According to the ABS, over half a million Aussies are injured in work-related accidents each year.
The actual figures are likely much higher, because of the percentage of people who don’t report accidents on the job.
While the chances of getting hurt varies depending on age, location and industry, approximately 50 in a 1000 workers will experience a work injury in the next 12 months.
As a business owner, the responsibility for having a safe working environment falls on you and there are legal requirements that you have to comply with to ensure your workplace meets Workplace Health and Safety (WH&S) obligations: And it’s not just employees you need to protect, it’s also customers, visitors, contractors, volunteers and suppliers.
Apart from meeting obligations, having solid WH&S procedures in place can help:
- Retain staff,
- maximise employee productivity,
- minimise injury and illness in the workplace and
- reduce the costs of injury and workers’ compensation.
There’s lots of essential information online about what you need to do as a business owner (and an employee) to keep yourselves and others safe at work.
Prevention is key and the Australian Government strongly advises that employers should try and go above and beyond requirements to keep staff safe.
Here are 5 things you can do to improve your WH&S standards:
If you know where the potential risks are in your business, then you can more easily avoid them. Risk management is crucial for WH&S.
Apply these four steps to reduce risk.
- Identifying hazards—find out what could cause harm.
- Assessing risks (if necessary)—understand the nature of the harm that could be caused by the hazard, how serious the harm could be and the likelihood of it happening.
- Controlling risks—implement the most effective control measure that is reasonably practicable in the circumstances.
- Reviewing control measures—ensure control measures are working as planned.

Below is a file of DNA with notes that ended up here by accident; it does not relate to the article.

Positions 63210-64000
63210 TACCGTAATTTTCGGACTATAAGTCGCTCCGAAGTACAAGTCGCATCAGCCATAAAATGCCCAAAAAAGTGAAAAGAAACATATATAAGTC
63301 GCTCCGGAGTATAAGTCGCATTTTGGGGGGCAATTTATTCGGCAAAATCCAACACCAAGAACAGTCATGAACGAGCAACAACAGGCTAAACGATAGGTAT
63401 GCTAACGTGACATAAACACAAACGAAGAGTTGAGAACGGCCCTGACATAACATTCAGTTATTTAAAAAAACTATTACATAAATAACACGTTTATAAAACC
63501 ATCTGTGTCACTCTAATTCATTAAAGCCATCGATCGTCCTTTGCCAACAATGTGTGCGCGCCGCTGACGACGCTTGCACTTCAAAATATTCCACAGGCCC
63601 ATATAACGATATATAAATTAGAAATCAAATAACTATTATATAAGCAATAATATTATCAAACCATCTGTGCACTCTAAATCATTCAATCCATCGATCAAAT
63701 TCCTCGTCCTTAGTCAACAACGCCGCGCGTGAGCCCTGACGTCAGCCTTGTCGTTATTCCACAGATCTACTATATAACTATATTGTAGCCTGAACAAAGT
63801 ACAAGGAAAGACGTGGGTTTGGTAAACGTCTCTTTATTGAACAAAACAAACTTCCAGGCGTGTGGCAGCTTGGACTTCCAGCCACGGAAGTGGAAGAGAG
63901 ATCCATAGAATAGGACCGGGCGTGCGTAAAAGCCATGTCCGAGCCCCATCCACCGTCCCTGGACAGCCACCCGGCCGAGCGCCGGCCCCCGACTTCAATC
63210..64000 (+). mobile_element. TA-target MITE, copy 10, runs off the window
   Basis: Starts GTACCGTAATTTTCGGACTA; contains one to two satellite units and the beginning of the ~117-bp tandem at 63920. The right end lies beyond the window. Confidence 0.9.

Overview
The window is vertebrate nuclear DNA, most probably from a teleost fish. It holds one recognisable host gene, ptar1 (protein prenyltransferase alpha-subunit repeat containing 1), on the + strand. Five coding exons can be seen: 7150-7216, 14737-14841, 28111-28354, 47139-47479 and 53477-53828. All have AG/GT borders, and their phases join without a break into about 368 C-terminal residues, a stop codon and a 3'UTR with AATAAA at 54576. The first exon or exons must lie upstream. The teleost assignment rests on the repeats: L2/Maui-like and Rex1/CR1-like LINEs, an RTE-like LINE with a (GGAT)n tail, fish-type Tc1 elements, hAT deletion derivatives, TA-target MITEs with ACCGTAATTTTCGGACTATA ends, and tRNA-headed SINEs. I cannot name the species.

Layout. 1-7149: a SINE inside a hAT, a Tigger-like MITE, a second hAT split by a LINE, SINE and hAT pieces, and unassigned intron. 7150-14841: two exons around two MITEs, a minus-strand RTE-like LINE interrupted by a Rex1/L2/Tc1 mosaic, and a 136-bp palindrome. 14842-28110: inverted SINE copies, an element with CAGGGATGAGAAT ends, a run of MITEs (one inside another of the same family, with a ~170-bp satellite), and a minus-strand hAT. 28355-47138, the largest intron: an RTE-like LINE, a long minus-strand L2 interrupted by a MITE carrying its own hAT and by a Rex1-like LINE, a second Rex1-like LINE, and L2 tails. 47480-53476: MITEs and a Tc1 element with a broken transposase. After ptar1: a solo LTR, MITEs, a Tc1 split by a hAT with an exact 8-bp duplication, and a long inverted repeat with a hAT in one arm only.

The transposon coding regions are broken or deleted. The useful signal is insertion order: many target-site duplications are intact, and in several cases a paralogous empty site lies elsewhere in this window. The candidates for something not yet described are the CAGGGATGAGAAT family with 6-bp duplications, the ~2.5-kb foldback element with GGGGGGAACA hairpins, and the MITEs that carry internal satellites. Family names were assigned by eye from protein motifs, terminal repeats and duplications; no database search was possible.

Read more about risk management at Safe Work Australia.
Have an emergency plan
An emergency plan is a written set of instructions that outlines what workers and others at the workplace should do in an emergency.
It needs to cover:
- Emergency procedures, including an effective response to an emergency.
- Evacuation procedures.
- Notifying emergency service organisations at the earliest opportunity.
- Medical treatment and assistance.
- Effective communication between the person authorised to coordinate the emergency response and all people at the workplace.
- Testing of the emergency procedures—including the frequency of testing.
- Information, training and instruction to relevant workers in relation to implementing the emergency procedures.
Encourage staff to, discuss report and document near misses or slight injuries, so that new or overlooked hazards can be part of your risk management.
Serious injuries have to be notified immediately. Find out more about what to do if this happens here.
Have first aid on hand
The first aid you need to have will depend on the type of business you do. Keep first aid kits close to areas where there is a higher risk of injury or illness, as well as inside work vehicles if workers are expected to travel as part of their job. If there can be someone in your business who’s trained in first aid then all the better.
Take care while manual handling
Injuries while lifting or moving goods or equipment top the stats for workplace accidents.
Over 43.5K incidents were recorded in 2014-2015 alone.
Again, assessment of risk and prevention should be the focus.